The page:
Zoe is a devoted anarchist who manages an alternative-press outlet dedicated to “radical politics”. And although you wouldn’t know it to look at her, Zoe’s not actually a woman, but rather a “female-bodied person” who wears her political correctness the way an 8-year-old, er, female-bodied person wears her mom’s makeup, because last, but by no means least, Zoe is a card-carrying member of that common class of self-dramatizing 20-something that simply can’t be happy unless everyone they meet knows exactly how much they despise just about everything others admire, and why.
Now you’d think that a female-bodied person equipped with Zoe’s strong opinions and formidable counter-cultural arsenal would exist in a constant state of scolding bliss, and lately that does seems to be her enviable situation. But in times past, and for far too long, poor Zoe found her sharp corrective tongue and desperate need for perpetual validation stifled by a shameful personal history. It seems the spiky-haired firebrand is, sadly, the product of middle-class suburban plenty, raised by White capitalist exploiters and afforded all the intolerable advantages unjustly deriving therefrom. It was a serious handicap for someone of her stern passions, but one that she courageously overcame by hitching her wagon to a self-glorifying band of all-purpose revolutionaries calling themselves “street medics.”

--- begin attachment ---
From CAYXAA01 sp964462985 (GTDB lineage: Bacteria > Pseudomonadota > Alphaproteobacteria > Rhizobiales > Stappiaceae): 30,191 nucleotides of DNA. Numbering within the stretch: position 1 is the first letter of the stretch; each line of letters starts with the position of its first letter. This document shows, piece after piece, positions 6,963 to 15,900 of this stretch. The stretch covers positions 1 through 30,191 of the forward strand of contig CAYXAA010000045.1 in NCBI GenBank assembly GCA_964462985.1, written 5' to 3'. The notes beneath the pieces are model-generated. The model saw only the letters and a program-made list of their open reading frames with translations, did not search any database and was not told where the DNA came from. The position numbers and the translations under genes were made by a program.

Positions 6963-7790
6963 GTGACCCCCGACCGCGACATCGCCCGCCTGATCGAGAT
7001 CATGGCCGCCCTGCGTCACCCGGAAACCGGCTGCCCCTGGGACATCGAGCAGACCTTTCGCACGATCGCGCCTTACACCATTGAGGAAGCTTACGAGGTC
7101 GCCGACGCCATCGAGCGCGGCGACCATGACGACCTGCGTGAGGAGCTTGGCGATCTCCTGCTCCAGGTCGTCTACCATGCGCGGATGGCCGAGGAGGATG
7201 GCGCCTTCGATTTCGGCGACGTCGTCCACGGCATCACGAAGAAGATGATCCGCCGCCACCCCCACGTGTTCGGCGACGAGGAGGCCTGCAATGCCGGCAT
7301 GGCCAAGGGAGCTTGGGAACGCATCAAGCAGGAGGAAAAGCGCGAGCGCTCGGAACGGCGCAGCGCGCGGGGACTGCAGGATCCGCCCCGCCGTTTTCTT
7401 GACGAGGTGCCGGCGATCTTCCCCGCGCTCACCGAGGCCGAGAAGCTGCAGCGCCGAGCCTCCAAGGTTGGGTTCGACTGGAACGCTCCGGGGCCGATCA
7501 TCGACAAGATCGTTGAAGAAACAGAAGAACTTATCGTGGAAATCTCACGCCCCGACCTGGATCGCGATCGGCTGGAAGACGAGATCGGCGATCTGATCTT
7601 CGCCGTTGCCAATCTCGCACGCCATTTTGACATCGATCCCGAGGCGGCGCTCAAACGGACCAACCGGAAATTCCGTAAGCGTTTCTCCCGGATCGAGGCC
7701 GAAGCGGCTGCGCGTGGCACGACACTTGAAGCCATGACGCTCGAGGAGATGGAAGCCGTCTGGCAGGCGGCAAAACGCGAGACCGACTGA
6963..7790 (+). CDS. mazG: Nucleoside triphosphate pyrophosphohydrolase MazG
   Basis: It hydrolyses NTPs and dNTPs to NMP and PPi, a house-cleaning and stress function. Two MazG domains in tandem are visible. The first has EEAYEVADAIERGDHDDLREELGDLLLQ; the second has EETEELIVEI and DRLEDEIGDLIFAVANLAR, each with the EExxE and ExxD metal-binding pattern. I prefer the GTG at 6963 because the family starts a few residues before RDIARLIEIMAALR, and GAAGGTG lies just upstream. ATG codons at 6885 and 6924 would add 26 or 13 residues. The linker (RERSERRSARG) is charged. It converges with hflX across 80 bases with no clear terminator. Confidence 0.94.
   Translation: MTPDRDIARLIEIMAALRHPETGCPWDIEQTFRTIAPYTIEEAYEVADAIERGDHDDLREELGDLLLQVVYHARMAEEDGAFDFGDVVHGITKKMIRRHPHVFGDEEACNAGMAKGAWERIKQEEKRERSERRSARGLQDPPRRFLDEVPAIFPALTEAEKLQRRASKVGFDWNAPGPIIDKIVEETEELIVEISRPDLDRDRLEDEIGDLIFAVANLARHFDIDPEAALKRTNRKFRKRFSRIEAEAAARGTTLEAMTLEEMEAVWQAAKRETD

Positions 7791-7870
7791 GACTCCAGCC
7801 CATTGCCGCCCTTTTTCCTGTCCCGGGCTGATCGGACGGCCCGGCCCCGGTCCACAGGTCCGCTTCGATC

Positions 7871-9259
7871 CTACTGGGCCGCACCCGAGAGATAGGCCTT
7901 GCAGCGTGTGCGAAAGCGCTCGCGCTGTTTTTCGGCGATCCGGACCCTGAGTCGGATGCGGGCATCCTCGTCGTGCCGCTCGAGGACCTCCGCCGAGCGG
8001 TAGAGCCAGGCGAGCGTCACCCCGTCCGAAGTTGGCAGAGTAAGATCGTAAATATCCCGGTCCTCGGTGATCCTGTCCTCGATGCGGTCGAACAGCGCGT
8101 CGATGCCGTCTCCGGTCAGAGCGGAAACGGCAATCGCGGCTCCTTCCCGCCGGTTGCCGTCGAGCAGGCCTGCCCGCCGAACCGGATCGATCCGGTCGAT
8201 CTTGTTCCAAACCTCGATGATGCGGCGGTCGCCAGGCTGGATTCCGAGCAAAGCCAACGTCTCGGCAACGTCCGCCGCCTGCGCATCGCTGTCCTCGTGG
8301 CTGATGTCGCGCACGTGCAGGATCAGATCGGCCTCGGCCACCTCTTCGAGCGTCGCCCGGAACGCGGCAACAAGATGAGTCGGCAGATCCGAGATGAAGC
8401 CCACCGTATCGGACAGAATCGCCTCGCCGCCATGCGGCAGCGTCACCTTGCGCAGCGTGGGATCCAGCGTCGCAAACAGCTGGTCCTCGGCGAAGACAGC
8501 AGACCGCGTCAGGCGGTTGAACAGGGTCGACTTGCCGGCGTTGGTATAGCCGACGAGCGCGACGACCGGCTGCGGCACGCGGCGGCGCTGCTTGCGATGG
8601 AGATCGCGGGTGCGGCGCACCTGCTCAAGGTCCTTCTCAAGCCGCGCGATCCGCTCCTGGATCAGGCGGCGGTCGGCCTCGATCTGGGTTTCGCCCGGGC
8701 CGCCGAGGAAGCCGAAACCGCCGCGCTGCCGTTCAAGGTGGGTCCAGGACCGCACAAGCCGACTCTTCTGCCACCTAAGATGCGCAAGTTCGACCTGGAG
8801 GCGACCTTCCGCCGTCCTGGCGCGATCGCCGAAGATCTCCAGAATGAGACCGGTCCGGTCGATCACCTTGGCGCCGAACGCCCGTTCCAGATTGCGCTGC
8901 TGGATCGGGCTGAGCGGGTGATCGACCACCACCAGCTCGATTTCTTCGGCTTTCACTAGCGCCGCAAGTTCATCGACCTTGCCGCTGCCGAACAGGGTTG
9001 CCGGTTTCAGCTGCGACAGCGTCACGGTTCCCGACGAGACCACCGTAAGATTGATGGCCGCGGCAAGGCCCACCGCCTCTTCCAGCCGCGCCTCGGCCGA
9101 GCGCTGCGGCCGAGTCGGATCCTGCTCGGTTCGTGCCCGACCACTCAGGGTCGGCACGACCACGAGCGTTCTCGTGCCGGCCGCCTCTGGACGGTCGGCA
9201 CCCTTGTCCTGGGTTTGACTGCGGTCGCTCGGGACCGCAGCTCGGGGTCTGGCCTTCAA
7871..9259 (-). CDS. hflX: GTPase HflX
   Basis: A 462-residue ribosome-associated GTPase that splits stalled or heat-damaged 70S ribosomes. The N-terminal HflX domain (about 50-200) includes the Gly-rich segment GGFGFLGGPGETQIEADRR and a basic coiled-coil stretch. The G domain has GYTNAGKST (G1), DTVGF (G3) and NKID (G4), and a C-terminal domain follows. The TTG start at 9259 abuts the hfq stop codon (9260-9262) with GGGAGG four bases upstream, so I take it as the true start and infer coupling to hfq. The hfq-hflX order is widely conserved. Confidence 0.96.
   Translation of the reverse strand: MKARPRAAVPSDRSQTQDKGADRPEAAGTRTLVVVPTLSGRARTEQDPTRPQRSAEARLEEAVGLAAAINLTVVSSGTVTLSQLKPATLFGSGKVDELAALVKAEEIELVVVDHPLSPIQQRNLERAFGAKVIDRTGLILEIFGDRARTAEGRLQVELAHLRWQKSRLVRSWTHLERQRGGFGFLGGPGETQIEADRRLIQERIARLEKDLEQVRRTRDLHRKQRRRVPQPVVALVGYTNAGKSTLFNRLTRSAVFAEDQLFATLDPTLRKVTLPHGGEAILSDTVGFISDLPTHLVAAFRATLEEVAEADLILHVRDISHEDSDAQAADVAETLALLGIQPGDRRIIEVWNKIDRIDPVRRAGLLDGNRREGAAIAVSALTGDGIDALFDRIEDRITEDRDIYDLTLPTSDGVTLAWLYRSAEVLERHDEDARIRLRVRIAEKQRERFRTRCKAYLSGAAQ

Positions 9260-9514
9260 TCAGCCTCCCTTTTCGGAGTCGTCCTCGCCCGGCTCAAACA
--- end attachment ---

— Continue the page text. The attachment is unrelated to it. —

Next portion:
In theory, street medics are guardian angels (an unfortunate symbol of Christian cultural tyranny) who shadow the righteous wherever they rally in protest of whichever political/social/cultural/economic/taxonomic/bionomic injustice is most likely to attract television cameras. Armed with cautious zeal and formal emergency medical training ranging from slim-ish to none-ish, they hover on the wings of the fray, ready at any moment to swoop in and address the carnage wrought by The Man and his vicious pack of jack-booted attack-dogs. To her credit, Zoe has actually undergone nurse training, giving her useful real-world skills she uses to train other street medics and which, alas, are not much use on the protest trail.